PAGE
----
Every time there is a prime ministerial visit to East or Southeast Asia, we dust up the two-decade-old placards and begin to wave them. The fading lettering on them proclaims that India is ‘Looking East.’ But as a nation, our attention span is limited. Therefore, the moment the visit is over we climb up tiredly into the attic to deposit the placards and to keep them there till the next visit.
We spend the interregnum understanding the next move by Pakistan or China. Sometimes, the US and even Russia sneak into our national radar. But, otherwise, we are so preoccupied with ourselves and our constantly breaking stories that the world hardly figures in our view. Perhaps this is good. Perhaps, this keeps the world guessing about our grand strategy.
In one such recent attempt timed with the prime minister’s Japan visit, an Australian academic Sandy Gordon suggested, “India’s Look East policy was initiated out of failure: the failure of India’s Cold War strategy of ‘playing both ends against the middle’ while at the same time attempting to adopt a pro-Soviet ’tilt’; and the failure of India’s command economy, which by 1990 had managed to command only 0.4 per cent of world trade – insufficient to cushion India from the 1989-90 oil shock. While the collapse of the Soviet Union was no fault of India, it left New Delhi searching for an alternative set of economic and strategic approaches. The ‘Look East’ policy seemed to fit both needs.”
Gordon may have his reasons for the assertion, “India’s Look East policy was initiated out of failure…” but had he cared to look deeper into history his conclusion may have been different. If he had travelled to Bali or to Angkor Vat he may have been reminded of ancient India’s intimate Look East connections; links that date back to the 9th century and based largely on trade and peaceful population shift.
But why make him go back all the way? If he had revisited the time of the World War II, he would certainly have heard the war cries of Subhas Chandra Bose’s Indian National Army (INA) that took up arms on the side of the Japanese army. Some recent commentaries have described that as one of the toughest challenges that the British faced during the war. Is it a mere coincidence that the INA’s battles were fought in the northeast and further down in the areas that constitute much of what might be covered now under our Look East criteria?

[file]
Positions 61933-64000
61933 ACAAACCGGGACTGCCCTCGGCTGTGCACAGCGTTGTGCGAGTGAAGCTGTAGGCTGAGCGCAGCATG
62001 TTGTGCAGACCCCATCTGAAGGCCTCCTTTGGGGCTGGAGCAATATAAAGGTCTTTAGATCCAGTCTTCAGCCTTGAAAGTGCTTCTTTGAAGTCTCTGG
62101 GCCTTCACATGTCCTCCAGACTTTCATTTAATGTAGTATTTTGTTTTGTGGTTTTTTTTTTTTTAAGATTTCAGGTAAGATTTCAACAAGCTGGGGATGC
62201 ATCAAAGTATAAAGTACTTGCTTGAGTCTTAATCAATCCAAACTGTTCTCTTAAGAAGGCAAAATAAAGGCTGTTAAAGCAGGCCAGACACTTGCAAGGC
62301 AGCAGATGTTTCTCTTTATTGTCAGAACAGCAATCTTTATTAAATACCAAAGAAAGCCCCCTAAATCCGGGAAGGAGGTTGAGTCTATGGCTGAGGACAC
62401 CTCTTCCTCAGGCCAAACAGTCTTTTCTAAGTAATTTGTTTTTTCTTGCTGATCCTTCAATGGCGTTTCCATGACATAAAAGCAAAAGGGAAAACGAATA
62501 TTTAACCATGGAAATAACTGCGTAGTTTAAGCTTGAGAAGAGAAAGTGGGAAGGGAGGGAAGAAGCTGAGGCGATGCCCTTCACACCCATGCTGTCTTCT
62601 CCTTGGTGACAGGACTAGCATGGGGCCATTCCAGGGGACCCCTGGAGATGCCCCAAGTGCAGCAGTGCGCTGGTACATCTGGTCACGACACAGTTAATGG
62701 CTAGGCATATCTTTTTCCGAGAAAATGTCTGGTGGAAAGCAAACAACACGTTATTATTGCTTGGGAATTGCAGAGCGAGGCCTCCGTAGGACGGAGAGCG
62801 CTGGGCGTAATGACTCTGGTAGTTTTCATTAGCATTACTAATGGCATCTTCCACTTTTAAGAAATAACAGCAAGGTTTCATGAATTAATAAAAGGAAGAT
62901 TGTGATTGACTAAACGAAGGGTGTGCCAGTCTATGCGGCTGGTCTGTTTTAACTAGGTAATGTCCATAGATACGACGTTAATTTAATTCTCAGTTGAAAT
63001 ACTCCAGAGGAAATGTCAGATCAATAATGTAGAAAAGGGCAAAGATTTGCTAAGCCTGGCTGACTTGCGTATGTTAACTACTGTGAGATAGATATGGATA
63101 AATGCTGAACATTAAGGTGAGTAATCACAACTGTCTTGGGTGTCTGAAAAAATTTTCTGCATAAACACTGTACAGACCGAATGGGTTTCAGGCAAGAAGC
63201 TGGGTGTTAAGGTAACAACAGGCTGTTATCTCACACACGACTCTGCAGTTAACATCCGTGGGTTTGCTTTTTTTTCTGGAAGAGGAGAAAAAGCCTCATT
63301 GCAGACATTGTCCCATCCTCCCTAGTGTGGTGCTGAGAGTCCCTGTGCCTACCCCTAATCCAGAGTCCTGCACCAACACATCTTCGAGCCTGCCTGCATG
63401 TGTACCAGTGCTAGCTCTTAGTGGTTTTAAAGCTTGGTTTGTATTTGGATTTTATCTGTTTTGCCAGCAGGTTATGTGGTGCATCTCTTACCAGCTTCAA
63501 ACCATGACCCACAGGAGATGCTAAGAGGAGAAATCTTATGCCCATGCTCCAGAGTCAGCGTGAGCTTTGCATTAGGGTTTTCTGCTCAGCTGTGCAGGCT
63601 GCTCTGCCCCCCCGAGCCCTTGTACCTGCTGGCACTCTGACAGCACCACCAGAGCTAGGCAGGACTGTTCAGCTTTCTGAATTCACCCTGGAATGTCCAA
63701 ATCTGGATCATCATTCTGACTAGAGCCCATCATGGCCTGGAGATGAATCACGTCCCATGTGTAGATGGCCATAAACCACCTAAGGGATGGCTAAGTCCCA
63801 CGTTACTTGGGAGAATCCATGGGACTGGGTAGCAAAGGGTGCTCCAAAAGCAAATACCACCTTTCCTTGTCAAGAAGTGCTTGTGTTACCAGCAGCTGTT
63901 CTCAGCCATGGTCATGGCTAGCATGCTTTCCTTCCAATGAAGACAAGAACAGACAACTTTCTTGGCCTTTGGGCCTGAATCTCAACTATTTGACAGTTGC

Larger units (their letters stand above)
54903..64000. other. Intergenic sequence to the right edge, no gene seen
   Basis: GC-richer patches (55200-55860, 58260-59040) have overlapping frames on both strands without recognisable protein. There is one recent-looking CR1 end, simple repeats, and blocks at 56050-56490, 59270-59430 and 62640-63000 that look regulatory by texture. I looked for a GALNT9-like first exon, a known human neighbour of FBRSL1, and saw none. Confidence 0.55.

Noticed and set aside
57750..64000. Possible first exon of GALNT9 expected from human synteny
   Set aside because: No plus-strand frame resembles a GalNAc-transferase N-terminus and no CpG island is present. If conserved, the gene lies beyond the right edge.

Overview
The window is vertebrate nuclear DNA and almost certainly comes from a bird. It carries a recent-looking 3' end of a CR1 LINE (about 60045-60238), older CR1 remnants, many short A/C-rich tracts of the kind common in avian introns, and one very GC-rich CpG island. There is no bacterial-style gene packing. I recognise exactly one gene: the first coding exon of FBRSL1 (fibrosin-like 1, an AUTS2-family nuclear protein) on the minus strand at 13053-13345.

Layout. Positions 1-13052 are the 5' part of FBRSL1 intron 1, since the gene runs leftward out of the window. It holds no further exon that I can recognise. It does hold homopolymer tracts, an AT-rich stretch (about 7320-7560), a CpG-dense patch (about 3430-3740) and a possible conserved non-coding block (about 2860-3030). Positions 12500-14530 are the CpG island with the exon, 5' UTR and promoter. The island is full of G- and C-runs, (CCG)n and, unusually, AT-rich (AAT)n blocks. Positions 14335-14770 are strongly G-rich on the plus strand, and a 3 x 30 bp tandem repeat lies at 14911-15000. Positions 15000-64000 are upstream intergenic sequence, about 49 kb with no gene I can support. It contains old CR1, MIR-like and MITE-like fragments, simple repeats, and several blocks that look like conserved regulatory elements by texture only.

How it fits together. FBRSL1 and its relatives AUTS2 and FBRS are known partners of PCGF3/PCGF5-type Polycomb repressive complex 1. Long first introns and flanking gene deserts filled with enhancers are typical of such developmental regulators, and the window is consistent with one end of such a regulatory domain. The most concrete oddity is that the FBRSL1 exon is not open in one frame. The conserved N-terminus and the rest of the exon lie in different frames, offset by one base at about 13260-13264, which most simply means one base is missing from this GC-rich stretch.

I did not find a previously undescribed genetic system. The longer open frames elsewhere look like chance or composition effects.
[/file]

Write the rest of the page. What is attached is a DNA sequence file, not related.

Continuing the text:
In fact we don’t even remind the Japanese about the bold stand taken in their favour at the War Crimes Tribunal by Justice Radha Binod Pal. But then, reminding others goes against our grain. Had that been otherwise, we would have built permanent bridges with the East through our Buddhist connection. After all Rome, for all practical purposes, has become synonymous with Christianity. So too are the examples from elsewhere. Are we then simply self-effacing, or plain and simple deficient in the follow through?
What happens, for example, to the declarations of doubling or tripling trade that are routinely made during the pime ministerial visits? Are they implemented just as vigorously? Had that been the case, and if they were seriously followed through, we would surely have left China far behind as the biggest trading nation in the world. Whereas the fact is that we are running a current account deficit that may lash us against the rocks of IMF scrutiny of the type we faced in 1991. Basically, our problem is red tape coated with inertia, a desire that the fruit must somehow fall into our laps.
But what about our latest claims: is the prognosis rosier after the recent visit by the prime minister?
Alas, it may not be so. If the lynchpin of our Look East policy is the connectivity through the northeast, then we are talking of three possible linkages by air, road and rail. None among them is functional as yet between India’s northeast and the eastern part of Asia. Nor is it likely to be so in the foreseeable future.
The uncomfortable fact is the dismal state of infrastructure in the northeast itself. The airports there are hardly world class; their connectivity within the region and with the rest of the country is just functional. The current state of its roads can barely sustain the passenger traffic; how can its potholes survive the pressure of heavy traffic? And the rail network largely remains as it was during the British times.
Still, if we were to somehow transform this infrastructure into one capable of moving millions of tonnes of cargo, will it mean that we have finally delivered on our Look East promise? Sadly, that will just be a beginning. To give Look East real meaning, there has to be a vast traffic of goods both ways. As of now, we do not have even a single major industrial unit in the area. Unless that happens, and till major industries come up in the northeast, we would have very little to export. We will merely be making promises during high-level visits. And over time, the intended audience may just stop taking us seriously.
Can’t we then take a cue from our ancient success? Then, we were able to create multiple linkages; people, trade and ideas travelled impressively. That traffic was largely sea-borne, carrying Buddhism, kingdoms and populations to Southeast Asia. Those links endured. If our ancients could do it, why can’t the present generations? But internal resolve, instead of the periodically dusted off placards, will be needed for that.